Writing Goals: 2014 [Part 1] — Looking Back

December 16th, 2013 by

I thought I would reprise something I did this time last year at GITS with the hope it would benefit as many of you as possible in taking concrete steps forward next year with your writing aspirations. It’s a very simple thing, really — setting goals — but for many, if not most people, it is an invaluable part of their creative process. You can go here to read some background on why setting goals is important and how to be S.M.A.R.T. about it.

You may be someone who likes to set goals. Or someone who hates it. Maybe you’ve never really tried to formalize the process.

Whatever your inclinations or prior experience has been, I encourage you to try it for 2014. Three big reasons why:

#1: With all its distractions, life has a way of dissipating our positive energy. We may have some general sense of what we’d like to accomplish, but the mere fact we live with the gigantic time-suck that is the Internet, that alone has a way of squandering countless hours of time when we could be writing. One of the best ways I know to deal with this natural tendency toward dissolution of focus is to take a definitive stand: Declare your intentions, and stay fixed on those goals every day.

#2: If you remember Script Girl, her tagline offered one of the most fundamental truths about the screenwriting business there is: “You can’t sell it, if you don’t write it.” You have to finish that script. In fact, to maximize your chances at success, let me amend that last statement: You have to finish those scripts. As in plural. The more scripts you write, the more you understand the craft, the better you get as a writer, and the more you prepare yourself for a possible career as a screenwriter. Plus you have more content to show to agents and managers. And each of those scripts represents a story you can sell potentially. But if you don’t write them… cue Script Girl.

#3: There’s an anecdote I believe in William Goldman’s memoir “Adventures in the Screen Trade,” still perhaps the best book about screenwriting even twenty plus years after its publication. As I recall the story, Goldman was friends with a top NBA basketball player, a man renowned for the amount of time he spent practicing. Even after he had become a successful professional athlete, he was the kind of guy who would be shooting jump shots in a lonely gym after midnight. Goldman asked him, “Why do you practice so much.” The player’s answer: “Because when I’m not practicing, someone else is.” The screenwriting version: If you’re not writing, someone else is. Screenwriting is an incredibly competitive field. To give yourself an edge over the competition, you simply have to spend time — a lot of it! — writing.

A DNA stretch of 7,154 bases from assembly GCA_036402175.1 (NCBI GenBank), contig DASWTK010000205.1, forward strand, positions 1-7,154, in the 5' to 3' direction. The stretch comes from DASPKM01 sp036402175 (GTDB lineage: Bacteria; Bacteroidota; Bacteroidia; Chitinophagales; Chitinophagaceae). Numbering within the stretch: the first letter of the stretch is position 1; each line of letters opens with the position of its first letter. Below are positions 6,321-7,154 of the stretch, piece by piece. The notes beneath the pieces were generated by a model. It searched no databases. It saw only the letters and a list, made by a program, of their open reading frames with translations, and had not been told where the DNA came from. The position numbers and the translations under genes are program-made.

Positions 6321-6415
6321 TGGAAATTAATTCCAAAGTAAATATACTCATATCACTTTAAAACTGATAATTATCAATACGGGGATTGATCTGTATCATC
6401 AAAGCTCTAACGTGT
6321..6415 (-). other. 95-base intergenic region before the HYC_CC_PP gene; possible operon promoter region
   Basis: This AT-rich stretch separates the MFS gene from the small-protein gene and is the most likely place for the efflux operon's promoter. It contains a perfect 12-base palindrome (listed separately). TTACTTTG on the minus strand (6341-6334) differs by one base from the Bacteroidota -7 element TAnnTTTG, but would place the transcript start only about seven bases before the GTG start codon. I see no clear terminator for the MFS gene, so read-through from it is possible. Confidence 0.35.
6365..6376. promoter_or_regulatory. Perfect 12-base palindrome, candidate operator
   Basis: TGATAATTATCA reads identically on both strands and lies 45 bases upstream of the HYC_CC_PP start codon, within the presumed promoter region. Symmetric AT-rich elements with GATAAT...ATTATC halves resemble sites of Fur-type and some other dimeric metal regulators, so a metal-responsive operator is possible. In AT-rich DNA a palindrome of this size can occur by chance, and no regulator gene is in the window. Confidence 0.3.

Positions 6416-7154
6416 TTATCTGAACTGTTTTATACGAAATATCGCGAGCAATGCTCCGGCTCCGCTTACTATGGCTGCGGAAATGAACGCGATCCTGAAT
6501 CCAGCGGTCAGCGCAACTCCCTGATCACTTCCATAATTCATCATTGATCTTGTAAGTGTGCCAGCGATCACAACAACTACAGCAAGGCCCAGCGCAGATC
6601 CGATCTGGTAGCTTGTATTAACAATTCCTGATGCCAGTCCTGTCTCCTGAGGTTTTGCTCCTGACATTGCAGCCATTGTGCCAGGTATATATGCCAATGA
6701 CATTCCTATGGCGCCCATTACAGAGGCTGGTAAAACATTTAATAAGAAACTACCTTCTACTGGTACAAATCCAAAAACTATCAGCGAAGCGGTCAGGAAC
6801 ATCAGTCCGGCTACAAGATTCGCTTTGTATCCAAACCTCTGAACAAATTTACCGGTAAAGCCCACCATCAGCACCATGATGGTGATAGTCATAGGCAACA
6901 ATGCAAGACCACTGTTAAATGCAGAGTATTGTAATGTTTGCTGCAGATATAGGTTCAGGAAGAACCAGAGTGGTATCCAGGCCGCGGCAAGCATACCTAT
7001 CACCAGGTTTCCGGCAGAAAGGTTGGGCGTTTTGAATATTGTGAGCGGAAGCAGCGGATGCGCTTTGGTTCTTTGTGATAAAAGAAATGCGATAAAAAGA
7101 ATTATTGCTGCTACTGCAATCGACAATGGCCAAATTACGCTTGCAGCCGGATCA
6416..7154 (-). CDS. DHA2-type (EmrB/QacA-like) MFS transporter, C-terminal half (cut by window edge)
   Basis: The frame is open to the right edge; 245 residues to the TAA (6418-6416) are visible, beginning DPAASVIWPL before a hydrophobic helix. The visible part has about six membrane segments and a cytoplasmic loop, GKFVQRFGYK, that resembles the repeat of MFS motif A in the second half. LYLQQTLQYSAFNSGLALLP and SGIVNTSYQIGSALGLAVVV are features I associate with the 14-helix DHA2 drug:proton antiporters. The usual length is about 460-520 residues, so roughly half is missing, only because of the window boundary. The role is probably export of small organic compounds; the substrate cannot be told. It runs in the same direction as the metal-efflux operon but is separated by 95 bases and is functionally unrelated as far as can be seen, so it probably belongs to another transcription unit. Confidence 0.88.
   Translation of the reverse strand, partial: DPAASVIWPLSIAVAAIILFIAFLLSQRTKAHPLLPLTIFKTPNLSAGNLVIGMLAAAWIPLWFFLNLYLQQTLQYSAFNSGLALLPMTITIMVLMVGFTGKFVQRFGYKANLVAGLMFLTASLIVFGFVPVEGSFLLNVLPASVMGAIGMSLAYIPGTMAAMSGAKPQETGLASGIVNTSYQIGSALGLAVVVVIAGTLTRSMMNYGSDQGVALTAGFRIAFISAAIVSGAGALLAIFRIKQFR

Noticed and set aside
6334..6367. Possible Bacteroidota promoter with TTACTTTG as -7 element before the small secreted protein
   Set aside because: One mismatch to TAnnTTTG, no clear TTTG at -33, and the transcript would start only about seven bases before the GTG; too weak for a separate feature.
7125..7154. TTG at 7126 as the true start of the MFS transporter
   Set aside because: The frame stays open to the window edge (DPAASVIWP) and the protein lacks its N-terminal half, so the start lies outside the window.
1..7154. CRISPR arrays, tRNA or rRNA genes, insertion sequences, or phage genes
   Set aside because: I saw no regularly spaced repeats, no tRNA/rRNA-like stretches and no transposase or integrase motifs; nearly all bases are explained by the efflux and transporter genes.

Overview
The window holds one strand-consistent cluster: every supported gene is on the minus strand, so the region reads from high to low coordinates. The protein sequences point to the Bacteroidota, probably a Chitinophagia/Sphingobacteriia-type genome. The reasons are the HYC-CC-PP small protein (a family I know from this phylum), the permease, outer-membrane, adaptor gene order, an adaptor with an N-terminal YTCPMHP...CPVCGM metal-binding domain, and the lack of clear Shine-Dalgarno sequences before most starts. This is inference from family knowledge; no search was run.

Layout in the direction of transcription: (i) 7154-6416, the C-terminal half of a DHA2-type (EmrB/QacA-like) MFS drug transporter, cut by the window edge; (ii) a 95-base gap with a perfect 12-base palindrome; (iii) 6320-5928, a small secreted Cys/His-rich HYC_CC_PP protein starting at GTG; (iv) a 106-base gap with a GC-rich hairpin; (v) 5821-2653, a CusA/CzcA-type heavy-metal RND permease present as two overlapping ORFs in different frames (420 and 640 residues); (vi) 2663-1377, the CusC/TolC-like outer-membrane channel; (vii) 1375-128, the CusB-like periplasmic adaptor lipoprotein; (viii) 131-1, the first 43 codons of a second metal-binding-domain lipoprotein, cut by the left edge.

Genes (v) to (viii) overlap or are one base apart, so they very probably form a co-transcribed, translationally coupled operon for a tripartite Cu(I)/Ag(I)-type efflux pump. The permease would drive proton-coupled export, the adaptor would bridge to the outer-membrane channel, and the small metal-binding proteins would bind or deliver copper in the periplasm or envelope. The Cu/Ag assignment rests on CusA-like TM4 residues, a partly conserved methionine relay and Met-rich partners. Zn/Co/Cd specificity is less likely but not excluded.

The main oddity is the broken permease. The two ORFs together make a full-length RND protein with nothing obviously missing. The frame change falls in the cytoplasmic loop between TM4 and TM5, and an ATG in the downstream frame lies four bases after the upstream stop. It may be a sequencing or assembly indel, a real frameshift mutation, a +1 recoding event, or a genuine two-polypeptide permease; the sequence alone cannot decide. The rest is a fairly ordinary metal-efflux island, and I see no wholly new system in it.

Three reasons for you to be serious about setting writing goals for 2013. I’m sure you could provide even more.

With that as a frame, here is what I’m thinking about this Writing Goals series: I will share my own year-end process with you. Not only that, at some point I will make a public declaration what my writing goals are for 2014. I’m hoping at least some of you will have the courage to do likewise.

Again just to be clear, all I’m trying to do is to motivate you to be productive next year, the same spirit as the Go On Your Own Quest initiative.

Thus each day this week (Monday-Friday) and as well as next week, I will be posting something about setting goals as well as tips and inspirational observations to achieve them, sharing my own process, and inviting any of you to join in.

Today: Looking Backward